“It was rough. People are devastated. I didn’t even know him and I was crushed,” Phillies starter Jake Thompson said. “I can only imagine how that clubhouse feels. That’s something that I wouldn’t wish upon my worst enemy, to deal with something of that magnitude.”

Both teams paused for a moment of silence before Sunday’s game and the Mets taped a jersey bearing Fernandez’s name and number onto their dugout wall.

“This morning, that was quite a surprise,” manager Pete Mackanin said of the atmosphere of the day. “I don’t think it affected the players once the game started. It was such bad news this morning that everybody was kind of melancholy.”

Fernandez had built a strong track record against the Phillies in his young career, amassing a 2.88 ERA in six starts.

“It’s kind of cliché to say but you look at the start of his career and he could have been a Hall of Famer,” Thompson said.

Asked how he would remember facing Fernandez, Mackanin was succinct.

“He was a helluva pitcher,” he said.

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Phillies suffer worse shutout loss in modern era to Mets

Phillies suffer worse shutout loss in modern era to Mets

BOX SCORE

NEW YORK -- Jake Thompson faced the issues that a 22-year old starter in his 10th career appearance usually does Sunday against the Mets.
 
Thompson struggled with his command at times, walking the bases loaded in the fourth inning before escaping his self-induced jam with a flyout. He hit a batter and surrendered a home run to Curtis Granderson on a pitch that caught too much of the plate.
 
The righty departed after four innings in what manager Pete Mackanin declared postgame to be Thompson’s last start of the season.
 
But perhaps neither he nor the rest of the Phillies expected the extent to which his struggles would ripple through the bullpen. The Phillies’ relievers surrendered 14 runs, hit three batters and gave up a grand slam in a 17-0 loss, the franchise's worst shutout defeat in the modern era (see Instant Replay).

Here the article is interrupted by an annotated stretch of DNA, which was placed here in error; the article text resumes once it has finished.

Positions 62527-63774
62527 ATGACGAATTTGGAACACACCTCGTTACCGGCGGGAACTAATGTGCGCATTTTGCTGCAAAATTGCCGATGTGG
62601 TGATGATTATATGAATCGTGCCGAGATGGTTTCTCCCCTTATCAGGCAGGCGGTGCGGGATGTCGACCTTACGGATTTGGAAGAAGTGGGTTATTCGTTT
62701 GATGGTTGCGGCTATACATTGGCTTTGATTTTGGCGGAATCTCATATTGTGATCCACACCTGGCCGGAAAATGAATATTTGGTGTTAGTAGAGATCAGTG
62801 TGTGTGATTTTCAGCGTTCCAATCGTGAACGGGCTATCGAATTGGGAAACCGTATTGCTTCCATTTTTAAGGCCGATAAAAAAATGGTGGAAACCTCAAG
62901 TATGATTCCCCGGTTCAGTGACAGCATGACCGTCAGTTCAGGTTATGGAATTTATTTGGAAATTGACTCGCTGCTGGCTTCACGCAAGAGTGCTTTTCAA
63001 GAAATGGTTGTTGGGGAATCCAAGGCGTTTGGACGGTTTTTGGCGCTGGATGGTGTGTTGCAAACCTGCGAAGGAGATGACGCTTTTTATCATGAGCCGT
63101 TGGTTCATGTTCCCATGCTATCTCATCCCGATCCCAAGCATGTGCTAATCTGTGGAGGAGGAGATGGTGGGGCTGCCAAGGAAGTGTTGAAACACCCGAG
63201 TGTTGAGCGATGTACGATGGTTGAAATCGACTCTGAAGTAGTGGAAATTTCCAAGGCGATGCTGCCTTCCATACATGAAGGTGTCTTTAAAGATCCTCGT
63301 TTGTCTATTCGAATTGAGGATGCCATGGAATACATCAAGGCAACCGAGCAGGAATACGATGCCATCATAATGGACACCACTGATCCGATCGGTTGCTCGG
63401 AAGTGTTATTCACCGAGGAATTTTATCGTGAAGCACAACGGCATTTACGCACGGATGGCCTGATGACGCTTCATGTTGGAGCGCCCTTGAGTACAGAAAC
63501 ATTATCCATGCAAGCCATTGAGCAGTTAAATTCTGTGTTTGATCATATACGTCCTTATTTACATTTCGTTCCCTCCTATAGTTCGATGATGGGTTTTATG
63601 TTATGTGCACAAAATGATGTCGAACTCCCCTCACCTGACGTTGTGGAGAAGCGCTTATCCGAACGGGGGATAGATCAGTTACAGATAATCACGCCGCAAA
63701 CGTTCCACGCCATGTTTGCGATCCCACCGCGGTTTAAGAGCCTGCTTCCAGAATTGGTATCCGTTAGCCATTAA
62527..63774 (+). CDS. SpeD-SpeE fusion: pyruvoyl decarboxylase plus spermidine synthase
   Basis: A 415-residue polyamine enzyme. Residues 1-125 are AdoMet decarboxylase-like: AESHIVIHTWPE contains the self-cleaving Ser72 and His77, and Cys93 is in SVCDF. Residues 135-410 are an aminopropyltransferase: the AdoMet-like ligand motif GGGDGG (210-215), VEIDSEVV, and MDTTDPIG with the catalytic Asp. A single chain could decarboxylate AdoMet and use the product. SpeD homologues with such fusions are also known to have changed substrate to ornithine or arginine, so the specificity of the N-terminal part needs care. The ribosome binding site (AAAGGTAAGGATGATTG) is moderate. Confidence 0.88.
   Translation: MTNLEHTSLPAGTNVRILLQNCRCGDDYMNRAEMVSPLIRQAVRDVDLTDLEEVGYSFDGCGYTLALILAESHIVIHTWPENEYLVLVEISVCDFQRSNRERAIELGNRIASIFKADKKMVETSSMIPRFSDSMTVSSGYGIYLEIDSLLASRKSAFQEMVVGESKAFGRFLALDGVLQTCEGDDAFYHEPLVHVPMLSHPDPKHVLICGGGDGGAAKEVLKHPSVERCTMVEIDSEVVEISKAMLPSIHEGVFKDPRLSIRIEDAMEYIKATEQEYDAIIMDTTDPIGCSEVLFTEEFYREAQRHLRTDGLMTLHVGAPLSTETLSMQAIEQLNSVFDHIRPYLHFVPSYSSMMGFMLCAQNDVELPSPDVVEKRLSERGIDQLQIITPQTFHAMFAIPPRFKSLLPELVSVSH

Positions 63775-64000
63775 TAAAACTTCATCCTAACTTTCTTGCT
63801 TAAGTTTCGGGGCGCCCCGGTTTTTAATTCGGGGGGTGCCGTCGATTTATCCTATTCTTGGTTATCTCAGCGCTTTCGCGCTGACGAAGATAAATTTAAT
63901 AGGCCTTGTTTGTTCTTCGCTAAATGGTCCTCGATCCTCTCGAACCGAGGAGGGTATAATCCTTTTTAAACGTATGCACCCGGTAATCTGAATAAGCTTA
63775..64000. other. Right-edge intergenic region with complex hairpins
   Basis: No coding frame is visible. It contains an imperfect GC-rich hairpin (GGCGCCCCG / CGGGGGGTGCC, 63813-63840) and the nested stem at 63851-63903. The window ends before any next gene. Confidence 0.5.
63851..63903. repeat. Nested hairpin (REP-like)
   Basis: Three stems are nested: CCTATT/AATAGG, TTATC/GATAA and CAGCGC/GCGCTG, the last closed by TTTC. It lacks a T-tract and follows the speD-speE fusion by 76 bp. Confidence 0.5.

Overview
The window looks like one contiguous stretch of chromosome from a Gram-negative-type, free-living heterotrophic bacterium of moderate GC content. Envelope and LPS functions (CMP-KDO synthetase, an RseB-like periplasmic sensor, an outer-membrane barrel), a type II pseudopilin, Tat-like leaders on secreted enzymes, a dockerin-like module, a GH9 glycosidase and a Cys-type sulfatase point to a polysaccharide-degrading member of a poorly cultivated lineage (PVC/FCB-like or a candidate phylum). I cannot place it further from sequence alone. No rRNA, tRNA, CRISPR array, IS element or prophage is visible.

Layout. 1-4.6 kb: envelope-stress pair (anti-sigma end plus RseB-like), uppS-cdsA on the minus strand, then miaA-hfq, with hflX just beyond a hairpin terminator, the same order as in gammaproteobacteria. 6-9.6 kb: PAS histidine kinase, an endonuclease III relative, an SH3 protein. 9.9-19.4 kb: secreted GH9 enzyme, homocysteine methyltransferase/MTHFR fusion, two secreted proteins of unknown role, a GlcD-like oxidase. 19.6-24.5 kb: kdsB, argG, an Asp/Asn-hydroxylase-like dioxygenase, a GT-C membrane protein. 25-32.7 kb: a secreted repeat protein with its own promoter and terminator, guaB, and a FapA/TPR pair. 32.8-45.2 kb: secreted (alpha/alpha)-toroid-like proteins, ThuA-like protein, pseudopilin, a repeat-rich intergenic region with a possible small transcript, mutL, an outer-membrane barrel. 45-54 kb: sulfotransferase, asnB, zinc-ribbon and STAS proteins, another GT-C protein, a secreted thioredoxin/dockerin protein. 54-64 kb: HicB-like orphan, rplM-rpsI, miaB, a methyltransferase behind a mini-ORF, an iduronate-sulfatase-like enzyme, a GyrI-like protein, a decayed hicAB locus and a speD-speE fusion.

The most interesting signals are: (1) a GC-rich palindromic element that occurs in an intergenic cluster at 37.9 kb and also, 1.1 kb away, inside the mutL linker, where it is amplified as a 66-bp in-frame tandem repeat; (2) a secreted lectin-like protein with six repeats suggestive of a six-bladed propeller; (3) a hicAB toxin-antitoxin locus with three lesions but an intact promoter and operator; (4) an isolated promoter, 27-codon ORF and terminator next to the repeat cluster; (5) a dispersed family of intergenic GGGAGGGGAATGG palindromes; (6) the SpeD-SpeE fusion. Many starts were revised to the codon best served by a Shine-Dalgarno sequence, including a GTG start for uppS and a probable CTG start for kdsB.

“Obviously the bullpen has scuffled for a while now,” Mackanin said. “That shows you how much the game is about pitching. It keeps you in games, gives you an opportunity to win like it did the first couple of months of the season for us. Now, the last month, it’s not keeping us in games or it’s losing games.”
 
The Phillies’ relievers were charged with 28 runs over the course of their four-game swing in New York. Their collective 4.69 ERA is the fourth-worst in the National League.
 
Sunday, Phil Klein — who hadn’t pitched since he was recalled from Lehigh Valley on Sept. 10 — and little-used Colton Murray and Patrick Schuster — who had combined for three appearances in the past two weeks — took the brunt of the damage.
 
Klein walked two batters, surrendered two singles and hit Mets catcher Rene Rivera in the left hand to force in a run. He left the bases loaded for Murray, who allowed an inherited runner to score on a wild pitch. Murray was pulled in the seventh having gotten into a bases-loaded jam of his own. His replacement, Frank Herrmann, allowed all three runs to score on a walk and a grand slam by Asdrubal Cabrera.
 
Schuster was assigned five runs in the eighth after he was tagged for three hits, walked a batter and hit Gavin Cecchini.
 
Which pitchers — if any — out of the Phillies’ cadre of middle relivers will return next year is an open question and Mackanin made it clear that he will use the remaining six games in the season to evaluate his team’s arms.
 
“It’s another audition.” Mackanin said. “We want to see who might fit in.”
 
Thompson can clearly stake a claim to his role in the Phillies’ rebuilding effort. Despite the hiccup in his final outing, he has come a long way in just two months from being the pitcher that surrendered six runs to the light-hitting Padres in his Aug. 6 debut.

His changeup — a pitch that hitters had connected on for six home runs this year, according to data from Fangraphs — was particularly lively Sunday. Cabrera chased it out of the zone in the first inning for Thompson’s only strikeout.
 
“I think the changeup’s probably been my best pitch up here,” Thompson said. “I’ve given up a lot of homers on it, too. That just shows whenever you don’t execute it, it’s a tough pitch to throw in the zone. As far as the swing-and-misses that I was getting with it, it’s kind of night and day.
 
“At this point last year I pretty much had no changeup, so that’s a big thing for me.”
 
Only 23 on Opening Day next year, Thompson has plenty of room to improve.
 
The Phillies’ bullpen does, too.